Do It Scared!

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Grace Heaton
February 13, 2024

Taking off on a new adventure always brings a strange dichotomy of excitement and fear. To outsiders watching me start my third study abroad experience in college, it might seem like I am fearless and very disconnected from my university. But, in reality, I am someone often riddled with anxiety and a profound feeling of missing my friends and community at my university when I am abroad. So, why go abroad again, you might ask? Because college is one of the few times in our lives where we don’t have to worry about certain responsibilities of adulthood, and also because it’s better to do something scared than not do it at all.

So, with that established, it begs the question, why Nantes? I have been studying French since the ripe age of 12 years old. There often comes a time in the study of any language where the learner tends to reach a bit of a plateau. When you reach this plateau, what typically needs to happen is an immersion experience that will really push the boundaries of your knowledge of that language and force you to learn more. That is where I was at in my French learning career. In terms of academic French, I had always excelled in reading, listening, and writing, but the skill I needed to develop the most to become fluent was my speaking, particularly with native speakers. Nantes was the perfect program to push the boundaries of this threshold, and even in the month that I’ve been here so far, I feel like I have made immense progress in all aspects of learning a language.

But that isn’t to say that it hasn’t been very tough at times. When studying in Vienna with IES Abroad, the adjustment period felt a lot easier for me, since I was living in an environment where we spoke English, and the majority of my classes were in English as well. I was living in a foreign country, but still had the comfort to fall back on speaking and getting to know others in my native language. In Nantes, the experience is a similar comfort of American customs in IES Abroad courses, but there are other aspects that are extremely different from that of Vienna.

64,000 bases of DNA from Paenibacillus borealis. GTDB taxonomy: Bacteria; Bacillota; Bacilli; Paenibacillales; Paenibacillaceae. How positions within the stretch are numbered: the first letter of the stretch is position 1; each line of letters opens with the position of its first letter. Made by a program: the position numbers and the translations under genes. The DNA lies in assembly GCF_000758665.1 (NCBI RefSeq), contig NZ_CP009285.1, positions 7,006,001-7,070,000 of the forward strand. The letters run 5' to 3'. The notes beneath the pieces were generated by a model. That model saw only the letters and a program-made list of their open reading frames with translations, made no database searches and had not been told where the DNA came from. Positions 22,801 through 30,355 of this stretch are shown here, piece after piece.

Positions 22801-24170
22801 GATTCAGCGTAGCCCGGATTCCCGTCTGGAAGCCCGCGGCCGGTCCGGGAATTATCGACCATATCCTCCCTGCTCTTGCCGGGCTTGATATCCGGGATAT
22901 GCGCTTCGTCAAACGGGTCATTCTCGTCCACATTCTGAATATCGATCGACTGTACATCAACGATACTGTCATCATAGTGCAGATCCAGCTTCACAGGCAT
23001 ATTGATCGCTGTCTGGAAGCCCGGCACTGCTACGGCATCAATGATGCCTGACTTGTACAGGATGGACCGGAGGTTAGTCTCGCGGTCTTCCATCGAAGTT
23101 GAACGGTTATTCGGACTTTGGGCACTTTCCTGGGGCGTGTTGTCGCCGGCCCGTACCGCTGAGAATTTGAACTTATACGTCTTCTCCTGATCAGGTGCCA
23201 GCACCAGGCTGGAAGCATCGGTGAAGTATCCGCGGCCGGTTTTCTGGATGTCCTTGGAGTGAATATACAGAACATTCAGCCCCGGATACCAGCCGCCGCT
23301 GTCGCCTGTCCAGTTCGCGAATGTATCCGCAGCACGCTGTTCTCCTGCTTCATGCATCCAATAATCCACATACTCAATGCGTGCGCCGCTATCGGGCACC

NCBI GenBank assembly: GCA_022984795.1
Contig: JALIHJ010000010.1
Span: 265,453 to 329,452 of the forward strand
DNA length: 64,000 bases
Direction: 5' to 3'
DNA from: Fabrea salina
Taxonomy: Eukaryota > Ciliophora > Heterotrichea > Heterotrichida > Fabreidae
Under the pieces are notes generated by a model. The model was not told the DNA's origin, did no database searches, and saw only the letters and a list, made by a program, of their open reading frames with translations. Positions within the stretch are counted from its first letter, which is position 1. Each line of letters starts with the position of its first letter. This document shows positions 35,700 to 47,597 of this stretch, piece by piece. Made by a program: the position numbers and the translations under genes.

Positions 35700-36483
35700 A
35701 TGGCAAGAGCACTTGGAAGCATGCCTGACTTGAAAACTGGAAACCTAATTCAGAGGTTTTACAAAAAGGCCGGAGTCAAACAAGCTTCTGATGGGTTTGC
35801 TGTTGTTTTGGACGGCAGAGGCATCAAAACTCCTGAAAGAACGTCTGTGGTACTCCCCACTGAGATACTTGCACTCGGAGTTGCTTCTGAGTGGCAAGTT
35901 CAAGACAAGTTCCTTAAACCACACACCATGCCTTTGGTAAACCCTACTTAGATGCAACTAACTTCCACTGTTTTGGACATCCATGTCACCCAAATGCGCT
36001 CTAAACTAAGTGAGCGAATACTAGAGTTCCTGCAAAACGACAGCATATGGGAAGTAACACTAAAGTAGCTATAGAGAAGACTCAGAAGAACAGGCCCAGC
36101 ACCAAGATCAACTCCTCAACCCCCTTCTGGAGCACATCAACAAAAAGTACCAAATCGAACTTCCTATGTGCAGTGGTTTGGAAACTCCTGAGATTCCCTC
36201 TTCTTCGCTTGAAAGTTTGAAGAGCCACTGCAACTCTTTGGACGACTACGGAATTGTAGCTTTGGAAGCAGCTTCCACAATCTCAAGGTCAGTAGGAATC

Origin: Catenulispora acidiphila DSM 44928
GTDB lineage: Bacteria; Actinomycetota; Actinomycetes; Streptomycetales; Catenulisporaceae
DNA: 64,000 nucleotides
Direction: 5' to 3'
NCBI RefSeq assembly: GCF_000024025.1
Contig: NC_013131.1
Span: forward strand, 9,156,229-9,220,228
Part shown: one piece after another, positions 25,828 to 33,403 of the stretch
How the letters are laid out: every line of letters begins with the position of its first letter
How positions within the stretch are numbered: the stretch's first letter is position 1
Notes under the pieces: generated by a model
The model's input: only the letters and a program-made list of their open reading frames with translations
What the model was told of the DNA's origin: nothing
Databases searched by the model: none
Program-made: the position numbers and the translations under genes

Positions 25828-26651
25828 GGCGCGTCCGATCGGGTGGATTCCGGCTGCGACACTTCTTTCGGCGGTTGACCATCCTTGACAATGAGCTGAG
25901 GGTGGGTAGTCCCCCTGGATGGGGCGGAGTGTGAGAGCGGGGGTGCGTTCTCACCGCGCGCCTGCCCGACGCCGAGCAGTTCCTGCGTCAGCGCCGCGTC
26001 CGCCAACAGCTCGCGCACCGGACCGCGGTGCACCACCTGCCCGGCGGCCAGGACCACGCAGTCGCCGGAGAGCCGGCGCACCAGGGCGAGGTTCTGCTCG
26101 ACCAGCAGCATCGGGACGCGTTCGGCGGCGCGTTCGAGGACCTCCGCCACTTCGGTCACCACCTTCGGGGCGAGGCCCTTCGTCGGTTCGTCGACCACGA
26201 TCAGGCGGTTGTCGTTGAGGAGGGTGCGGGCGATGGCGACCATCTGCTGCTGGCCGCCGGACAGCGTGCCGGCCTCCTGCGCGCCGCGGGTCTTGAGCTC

For one, Nantes students have the privilege of living in host families during our time abroad. My host family has been very welcoming to me since the moment I arrived. We have made plenty of desserts together in my first few weeks here, and it has been extremely rewarding to spend several dinners with them every week, learning about French family culture, French culture in general, and of course French gastronomy as well.

Another difference about the Nantes program is that all of our courses are in French. The IES Abroad courses are in French and range in a variety of topics, including but not limited to phonetics, gastronomy, history, religion, and more. We also have the opportunity to take up to two classes at Nantes Université. The courses I’m taking are two of the countless options available for us, but I chose to take a German course as well as a sociology course centered on French society. Both have been fascinating so far.

I think the most difficult part of the adjustment to life in Nantes has been speaking French the majority of the day. Even for someone who has taken French for the better part of nine years, learning, conversing, and getting to know others in my second language has proven to be more difficult than I once thought. I think the adjustment has been more difficult due to the sheer amount of time that I am spending thinking and translating about what I’m saying next, as it can get very exhausting. This experience has given me an increased understanding and respect for all the international students at my home university, as it is truly not easy to acclimate to an environment where you are constantly analyzing everything that you are hearing, saying, and reading.

Despite the difficulties that living life in a foreign language can bring, it has also been one of the most rewarding experiences of my life. I can’t wait to reflect at the end of the semester and think about all the progress I will have made in French. For now, I look forward to sharing my experiences with you all and giving you a true look into what your life could look like in Nantes. But, as always, my best advice if you’re on the fence about studying abroad is to do it scared! It will truly be one of the best experiences of your life.

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Grace Heaton

Hi! My name is Grace Heaton. I am thrilled to be studying abroad in Nantes in Spring 2024. I am a junior at Duquesne in Pittsburgh, PA studying Marketing, French, and German. I enjoy traveling, learning languages, and adventuring with friends.

Home University:
Duquesne University
Portland, OR
French Language
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